How to run an EXE, with argument, capture output value

noydb noydb00 at
Thu Nov 18 23:54:23 CET 2010

On Nov 18, 5:22 pm, Tim Harig <user... at> wrote:
> On 2010-11-18, noydb <jenn.du... at> wrote:
> > import subprocess
> > pig = subprocess.Popen(["C:\Halls\hallbig2.exe"],
> > stdin=subprocess.PIPE, stdout=subprocess.PIPE)
> > result = pig.communicate(input='C:\Halls\Input\Ea39j.txt')[-1] #I need
> > to capture the, what I think is the, last output
> From the subprocess documentation:
>            [62]communicate() returns a tuple (stdoutdata, stderrdata).
>            Note that if you want to send data to the process's stdin,
>            you need to create the Popen object with stdin=PIPE. Similarly,
>            to get anything other than None in the result tuple, you need
>            to give stdout=PIPE and/or stderr=PIPE too.
> By using index [-1] you are accessing the processes stderr stream.  I am
> not really sure why you changed it.  It doesn't give you the last output.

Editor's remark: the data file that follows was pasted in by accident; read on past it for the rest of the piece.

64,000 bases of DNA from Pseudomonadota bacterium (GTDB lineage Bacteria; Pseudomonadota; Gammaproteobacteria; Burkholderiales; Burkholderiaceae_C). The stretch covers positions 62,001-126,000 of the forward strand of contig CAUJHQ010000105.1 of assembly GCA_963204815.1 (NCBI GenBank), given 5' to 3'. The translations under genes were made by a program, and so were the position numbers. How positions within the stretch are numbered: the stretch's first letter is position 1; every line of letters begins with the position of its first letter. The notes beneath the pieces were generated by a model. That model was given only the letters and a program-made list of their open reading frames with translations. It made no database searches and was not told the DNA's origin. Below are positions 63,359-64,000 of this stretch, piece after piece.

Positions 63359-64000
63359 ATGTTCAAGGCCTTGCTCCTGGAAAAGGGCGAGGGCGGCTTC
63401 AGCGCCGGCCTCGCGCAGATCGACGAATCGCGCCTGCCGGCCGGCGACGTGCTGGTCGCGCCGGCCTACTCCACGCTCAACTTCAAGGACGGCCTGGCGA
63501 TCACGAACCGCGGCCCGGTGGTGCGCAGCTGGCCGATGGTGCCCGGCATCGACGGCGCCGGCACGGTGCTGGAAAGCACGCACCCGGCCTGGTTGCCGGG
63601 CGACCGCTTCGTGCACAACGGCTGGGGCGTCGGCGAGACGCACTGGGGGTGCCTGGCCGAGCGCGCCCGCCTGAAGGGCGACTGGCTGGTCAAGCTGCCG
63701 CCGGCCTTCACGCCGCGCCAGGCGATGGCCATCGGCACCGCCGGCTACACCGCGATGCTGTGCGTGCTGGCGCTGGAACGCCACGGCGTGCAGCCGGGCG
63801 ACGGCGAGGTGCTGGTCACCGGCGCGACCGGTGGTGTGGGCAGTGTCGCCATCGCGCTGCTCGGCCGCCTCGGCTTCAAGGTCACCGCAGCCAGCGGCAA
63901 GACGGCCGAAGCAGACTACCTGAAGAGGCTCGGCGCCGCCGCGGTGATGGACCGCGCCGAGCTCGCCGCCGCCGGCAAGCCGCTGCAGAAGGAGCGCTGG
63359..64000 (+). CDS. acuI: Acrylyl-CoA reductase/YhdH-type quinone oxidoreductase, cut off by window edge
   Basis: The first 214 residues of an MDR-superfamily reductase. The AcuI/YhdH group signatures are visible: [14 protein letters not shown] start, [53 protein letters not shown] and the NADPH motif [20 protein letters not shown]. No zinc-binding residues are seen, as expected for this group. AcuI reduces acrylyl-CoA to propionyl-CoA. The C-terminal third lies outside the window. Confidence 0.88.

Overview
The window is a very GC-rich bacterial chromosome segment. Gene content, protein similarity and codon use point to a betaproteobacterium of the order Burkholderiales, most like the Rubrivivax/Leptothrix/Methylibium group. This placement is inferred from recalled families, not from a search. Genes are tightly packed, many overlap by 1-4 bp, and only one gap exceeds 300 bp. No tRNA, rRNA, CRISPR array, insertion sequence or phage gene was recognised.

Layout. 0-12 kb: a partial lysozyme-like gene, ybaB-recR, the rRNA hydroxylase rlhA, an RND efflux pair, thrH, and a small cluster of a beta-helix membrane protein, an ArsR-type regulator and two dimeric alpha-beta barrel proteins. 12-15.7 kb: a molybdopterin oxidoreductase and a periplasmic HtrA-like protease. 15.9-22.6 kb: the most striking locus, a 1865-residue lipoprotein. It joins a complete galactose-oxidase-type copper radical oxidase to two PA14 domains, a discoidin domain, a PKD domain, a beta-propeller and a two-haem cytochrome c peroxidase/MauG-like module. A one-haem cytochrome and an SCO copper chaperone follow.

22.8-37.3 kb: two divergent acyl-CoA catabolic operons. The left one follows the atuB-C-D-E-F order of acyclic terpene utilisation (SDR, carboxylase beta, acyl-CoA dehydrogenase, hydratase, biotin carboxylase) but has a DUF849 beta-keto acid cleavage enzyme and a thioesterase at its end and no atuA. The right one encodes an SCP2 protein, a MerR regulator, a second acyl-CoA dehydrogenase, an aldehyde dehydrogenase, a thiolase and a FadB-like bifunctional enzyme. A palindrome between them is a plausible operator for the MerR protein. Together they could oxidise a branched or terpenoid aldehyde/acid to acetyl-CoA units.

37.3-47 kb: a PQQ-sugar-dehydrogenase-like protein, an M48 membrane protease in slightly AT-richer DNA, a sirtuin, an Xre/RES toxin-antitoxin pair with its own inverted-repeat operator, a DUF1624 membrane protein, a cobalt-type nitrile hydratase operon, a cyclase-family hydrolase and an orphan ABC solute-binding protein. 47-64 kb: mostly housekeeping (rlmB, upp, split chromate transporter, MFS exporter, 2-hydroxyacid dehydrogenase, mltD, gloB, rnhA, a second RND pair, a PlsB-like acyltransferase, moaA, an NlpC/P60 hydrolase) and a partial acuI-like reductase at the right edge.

> Index 0 gives you *all* of stdout and index 1 gives you *all* of stderr,
> period.  If you wish to further disect the output to get say the last line,
> then you will need to parse it separately.

Okay, I see now.  I did run it to start with 0 -- still same result no
matter if 0 or -1.
So, what is result (stdout, using [0]) in this case?  (yes, i know I
sound dumb - programming is not my background, obviously).  A list,
tuple???  How do you access stdout (or is it stdoutdata?) results?  I
have tried, get errors with all attempts.  The exe gui returns several
statistical values uopn inputing a text file (containing numerous
lines of <value> <frequency>) and clicking compute - I want just one
of the values.

> > print result
> > print pig.returncode
> >>> None
> >>> 0
> > So the tuple is empty. ??  The exe executes fine and returns output in
> > th exe tool itself.  The python script seems to execute fine, no
> > errors, '...returned exit code 0'.  Any ideas/suggestions?
> No the tuple contains two items (stdout, stderr).  The first is what the
> program printed to its stdout stream (which is most likely the output you
> see if you run the command at a terminal/console).  The second is what it printed to its
> stderr stream which is a channel used for out of band data such as error or
> status messages.  In this case, it is None, because you did open stderr as a
> subprocess.PIPE.

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